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Saddam stares, judge strains

Baghdad, June 13 (Reuters): Stroking his beard, Saddam Hussein looked relaxed and confident as a judge questioned him about the killings of dozens of Shia villagers, a test case Iraq’s government believes might make for a swift trial.

In a film released today by the Iraqi Special Tribunal that will try him on charges of crimes against humanity, the former Iraqi President was not audible but seemed defiant, staring intensely at the judge.

“Answer the question. Answer the question,” said presiding judge Raad Jouhi, firmly enough for his lips to be read.

Iraqis may be preoccupied with suicide bombings, kidnappings and rampant crime, but Saddam’s rare appearances stir emotions in a country where some of his Sunni Arab supporters are leading an insurgency that has killed thousands.

Wearing a dark jacket and tieless white shirt, the man accused of ordering the torture and killing of thousands of Iraqis and the burial of many in mass graves put his chin in his hand and listened calmly as the young magistrate spoke.

His hair and beard were longer than when he first appeared before a judge a year ago. His features are thinner than in his latter years in power, and the pouches under his eyes heavier.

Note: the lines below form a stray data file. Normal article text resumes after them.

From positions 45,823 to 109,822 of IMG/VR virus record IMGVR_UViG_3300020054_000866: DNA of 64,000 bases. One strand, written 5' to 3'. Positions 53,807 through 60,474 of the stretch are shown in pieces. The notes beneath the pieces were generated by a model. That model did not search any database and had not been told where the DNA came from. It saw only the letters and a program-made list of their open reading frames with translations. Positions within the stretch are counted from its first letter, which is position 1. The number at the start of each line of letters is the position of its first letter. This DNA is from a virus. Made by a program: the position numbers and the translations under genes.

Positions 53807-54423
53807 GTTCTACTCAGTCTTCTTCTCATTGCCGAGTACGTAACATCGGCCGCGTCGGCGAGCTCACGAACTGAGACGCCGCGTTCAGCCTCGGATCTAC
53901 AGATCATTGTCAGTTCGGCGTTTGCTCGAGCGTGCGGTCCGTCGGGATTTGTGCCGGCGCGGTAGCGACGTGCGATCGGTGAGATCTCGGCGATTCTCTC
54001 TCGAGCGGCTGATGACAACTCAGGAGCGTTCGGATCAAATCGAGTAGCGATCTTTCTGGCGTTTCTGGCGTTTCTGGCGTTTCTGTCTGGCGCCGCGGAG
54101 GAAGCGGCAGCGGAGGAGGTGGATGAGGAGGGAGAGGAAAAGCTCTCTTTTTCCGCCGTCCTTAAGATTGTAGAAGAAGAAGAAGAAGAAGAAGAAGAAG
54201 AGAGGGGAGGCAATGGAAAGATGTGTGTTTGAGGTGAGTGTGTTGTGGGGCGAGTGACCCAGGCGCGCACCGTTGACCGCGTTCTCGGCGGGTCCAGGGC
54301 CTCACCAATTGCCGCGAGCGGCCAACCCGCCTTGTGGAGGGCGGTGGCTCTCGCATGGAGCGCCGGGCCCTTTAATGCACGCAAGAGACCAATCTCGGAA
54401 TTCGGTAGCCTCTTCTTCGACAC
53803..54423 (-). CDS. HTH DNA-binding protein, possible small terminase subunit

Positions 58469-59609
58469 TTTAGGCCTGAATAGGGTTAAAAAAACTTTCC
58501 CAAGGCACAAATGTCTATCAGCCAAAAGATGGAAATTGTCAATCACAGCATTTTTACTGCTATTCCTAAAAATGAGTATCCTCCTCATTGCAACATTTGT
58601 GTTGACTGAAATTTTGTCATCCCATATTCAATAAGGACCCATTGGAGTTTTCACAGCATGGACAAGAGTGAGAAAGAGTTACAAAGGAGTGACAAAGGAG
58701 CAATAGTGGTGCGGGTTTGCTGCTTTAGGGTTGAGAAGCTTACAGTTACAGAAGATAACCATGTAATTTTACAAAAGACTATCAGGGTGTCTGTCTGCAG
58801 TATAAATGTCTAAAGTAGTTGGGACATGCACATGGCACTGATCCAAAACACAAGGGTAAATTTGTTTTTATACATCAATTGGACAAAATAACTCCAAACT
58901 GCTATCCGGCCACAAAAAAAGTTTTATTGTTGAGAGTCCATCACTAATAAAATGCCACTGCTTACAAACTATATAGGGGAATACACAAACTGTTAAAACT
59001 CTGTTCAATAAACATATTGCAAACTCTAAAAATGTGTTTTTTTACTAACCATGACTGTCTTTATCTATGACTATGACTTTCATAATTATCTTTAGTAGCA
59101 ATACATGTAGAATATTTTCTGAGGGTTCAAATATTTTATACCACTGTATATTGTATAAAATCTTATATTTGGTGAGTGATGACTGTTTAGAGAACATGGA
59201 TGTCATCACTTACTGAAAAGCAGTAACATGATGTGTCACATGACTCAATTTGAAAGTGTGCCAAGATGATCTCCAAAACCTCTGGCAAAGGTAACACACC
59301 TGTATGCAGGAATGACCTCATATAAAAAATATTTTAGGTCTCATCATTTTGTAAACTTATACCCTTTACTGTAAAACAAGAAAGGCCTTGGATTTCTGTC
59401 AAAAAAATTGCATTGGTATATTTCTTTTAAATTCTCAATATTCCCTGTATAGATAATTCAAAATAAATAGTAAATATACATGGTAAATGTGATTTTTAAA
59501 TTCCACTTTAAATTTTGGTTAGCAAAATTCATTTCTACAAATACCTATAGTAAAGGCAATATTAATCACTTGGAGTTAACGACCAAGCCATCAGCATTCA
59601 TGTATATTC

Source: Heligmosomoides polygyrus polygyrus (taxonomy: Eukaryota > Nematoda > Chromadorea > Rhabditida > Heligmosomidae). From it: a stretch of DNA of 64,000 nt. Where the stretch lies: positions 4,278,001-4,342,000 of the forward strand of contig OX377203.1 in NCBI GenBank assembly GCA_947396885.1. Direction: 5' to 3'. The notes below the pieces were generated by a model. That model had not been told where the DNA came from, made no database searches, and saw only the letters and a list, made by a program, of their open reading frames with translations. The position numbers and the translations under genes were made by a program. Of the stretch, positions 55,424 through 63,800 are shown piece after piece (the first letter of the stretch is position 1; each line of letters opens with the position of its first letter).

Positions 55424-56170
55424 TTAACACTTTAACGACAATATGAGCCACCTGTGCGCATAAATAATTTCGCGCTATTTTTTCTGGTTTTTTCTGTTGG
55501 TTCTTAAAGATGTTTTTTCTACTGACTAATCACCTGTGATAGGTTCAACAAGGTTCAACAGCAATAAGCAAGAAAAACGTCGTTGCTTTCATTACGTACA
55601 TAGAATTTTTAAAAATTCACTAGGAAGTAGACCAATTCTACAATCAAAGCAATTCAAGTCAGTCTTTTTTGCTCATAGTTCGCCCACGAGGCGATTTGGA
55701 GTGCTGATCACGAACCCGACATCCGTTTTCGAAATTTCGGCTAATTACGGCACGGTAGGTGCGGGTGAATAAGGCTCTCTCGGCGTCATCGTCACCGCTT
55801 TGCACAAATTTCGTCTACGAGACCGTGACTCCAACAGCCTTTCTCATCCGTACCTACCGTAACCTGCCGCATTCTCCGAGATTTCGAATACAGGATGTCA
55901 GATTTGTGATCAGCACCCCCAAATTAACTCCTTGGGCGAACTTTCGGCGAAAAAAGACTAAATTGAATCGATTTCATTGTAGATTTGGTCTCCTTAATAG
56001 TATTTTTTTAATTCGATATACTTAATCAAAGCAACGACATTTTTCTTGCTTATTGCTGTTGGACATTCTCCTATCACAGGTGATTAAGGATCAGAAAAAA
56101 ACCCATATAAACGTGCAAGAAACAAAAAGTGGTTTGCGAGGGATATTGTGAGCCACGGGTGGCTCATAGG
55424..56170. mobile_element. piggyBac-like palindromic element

Saddam was questioned about the killings of dozens of men from the Shia village of Dujail, where he survived an assassination attempt in July 1982.

The prosecution will allege that over 140 executions and other killings were carried out in reprisal for the attempt to shoot Saddam as his motorcade passed through the village, north of Baghdad.

A spokesperson for the elected government, dominated by Shias and Kurds who suffered in the three decades of Saddam’s Sunni Arab-dominated rule, said this month that it was interested in a swift trial and death sentence for Saddam, and that, therefore, it was not necessary to prepare cases on all the many charges of genocide and crimes against humanity he faces.

Iraqi officials have suggested a trial could start in two months but the special tribunal has said no timetable has been set.

Four of Saddam’s former aides were also questioned about their alleged role in the 1988 Anfal campaign against the Kurds, which included a chemical gas attack that killed 5,000 people in the village of Halabja.

Such officials are well known to Iraqis, who often saw them on television beside Saddam and never thought the most powerful people in their country could be tried.

On the film, this time with sound, they seemed less energetic than Saddam as the judge asked about their previous positions in the administration and then focused on their activities in the late 1980s, when Kurds say Iraqi forces and intelligence agents killed thousands and razed villages.

Taher Tawfiq al-Ani, secretary of the Revolutionary Command Council's northern affairs committee, appeared tired as he recalled his involvement in Kurdish territory.

At one point, the camera focused on his hands as he pulled a piece of dead skin from his finger.

Saddam's cousin Barzan Abdel Ghafoor, former commander of the Special Republican Guard and number 11 on Washington's 55 most wanted list in Iraq, was questioned about his activities in 1991, the year a Shia uprising in the wake of Saddam's Gulf War defeat was crushed by the Republican Guard.

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